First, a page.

In the first year of this partnership our goals were very modest: ESGR was to invite 4-6 potential employers to race events The following year our program expanded and the goal was increased to 25 business leaders of greater quality from the local community. By the third year, we hosted over 50 employers and ESGR staff.
We evaluated our efforts with ESGR at the end of our 2011 season. It had success and we had learned a lot about how to make these important connections and raise awareness about this issue. Yet, we sought to have an even greater impact on the crisis of unemployment among our Guard. We asked our partners and National Guard leaders: How can we be of further assistance?
Panther Launches “Operation: Hire Our Guard”
Late in 2011, with the vision of Dave McIntyre of TriWest Healthcare and a collaboration with multiple entities including the National Guard, Panther launched “Operation: Hire Our Guard”. We greatly expanded our efforts and our partner involvement to include leaders such as the U.S. Chamber of Commerce (Hiring Our Heroes initiative), the White House (Joining Forces program) and ESGR to raise awareness of the National Guard overall and to emphasize the need for employers to hire veterans. We tried to become a “Pied Piper” of sorts taking the most effective parts of many existing programs and combining them with the shock and awe that our industry brought forth to make a perfect storm where high-level employers are set shoulder to shoulder with National Guardsmen.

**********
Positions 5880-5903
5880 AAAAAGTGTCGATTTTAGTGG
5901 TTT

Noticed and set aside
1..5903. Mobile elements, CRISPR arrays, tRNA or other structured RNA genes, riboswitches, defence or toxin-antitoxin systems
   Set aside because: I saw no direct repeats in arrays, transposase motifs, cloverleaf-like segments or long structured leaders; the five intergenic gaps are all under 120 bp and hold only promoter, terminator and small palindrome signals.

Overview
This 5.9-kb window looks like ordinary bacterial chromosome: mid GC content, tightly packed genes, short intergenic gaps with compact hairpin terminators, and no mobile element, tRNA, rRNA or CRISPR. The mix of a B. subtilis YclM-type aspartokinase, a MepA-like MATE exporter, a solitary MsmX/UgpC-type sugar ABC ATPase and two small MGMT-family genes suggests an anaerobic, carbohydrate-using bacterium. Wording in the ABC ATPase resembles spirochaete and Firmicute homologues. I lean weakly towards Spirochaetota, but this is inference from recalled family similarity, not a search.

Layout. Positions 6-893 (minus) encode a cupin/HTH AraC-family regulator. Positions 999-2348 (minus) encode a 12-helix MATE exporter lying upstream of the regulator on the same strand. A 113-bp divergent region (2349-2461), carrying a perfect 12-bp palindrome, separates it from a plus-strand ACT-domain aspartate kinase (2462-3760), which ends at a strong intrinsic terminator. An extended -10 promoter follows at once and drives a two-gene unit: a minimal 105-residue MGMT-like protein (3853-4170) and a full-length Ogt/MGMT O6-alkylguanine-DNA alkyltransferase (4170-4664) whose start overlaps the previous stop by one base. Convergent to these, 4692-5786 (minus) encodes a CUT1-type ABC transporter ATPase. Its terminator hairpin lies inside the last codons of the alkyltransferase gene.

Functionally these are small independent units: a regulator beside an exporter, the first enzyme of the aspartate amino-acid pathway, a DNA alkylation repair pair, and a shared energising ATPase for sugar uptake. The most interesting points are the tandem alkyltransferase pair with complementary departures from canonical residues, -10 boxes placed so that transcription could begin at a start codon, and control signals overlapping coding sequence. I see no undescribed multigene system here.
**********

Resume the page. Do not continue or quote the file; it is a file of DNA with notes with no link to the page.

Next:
There are many facets to Operation: Hire Our Guard, all of which are focused on combating Veteran unemployment, but the initiative also meets our original goals of raising awareness about the National Guard and assisting in recruiting and retaining its force. We also utilized this effort to expand our nationwide reach, and through Operation: Hire Our Guard our team has been successful in reaching many states that do not host an IndyCar event.
The issue goes much deeper than unemployment, as we’ve learned how the lack of a job can adversely affect these soldiers in many other ways. I learned the cruel effects from unemployment on mental health and suicide from Dave McIntyre, General Chiarelli and Medal of Honor recipient Drew Dix and others. All have played a leading role in combatting suicide and are champions of our jobs effort.
We engage the potential employer during our education program regarding PTS. We have learned from experts that an estimated 20% of returning soldiers are affected. Typically, if a Human Resource office has a choice between two candidates for employment (a soldier affected by PTS and a unaffected civilian) they normally chose the candidate with less risk versus more reward. We help employers better understand and address the effects of PTS in a very straightforward manner during our program.
There are other issues employers consider when deciding not to hire a Guardsman, such as deployment disrupting his/her employment. Our mission is to address how the Guardsman needs an employment opportunity, and how the company can gain a valuable team member with remarkable skills and leadership ability. Educating employers about the National Guard and the skill set the soldiers could potentially provide to their workforce is critical. At all of our Operation: Hire Our Guard events we deploy all our assets to entice participation and make it a memorable event for the employers and the attending Veterans. My job is to follow up with these business leaders, which we do within the two weeks after the event. We provide excitement from the IndyCar experiences and use the access this effort affords me to stay connected and ensures these business leaders are working to employ Guardsmen.
Panther Racing’s initiative is centered on three pillars:
• Employment Programs at IndyCar events: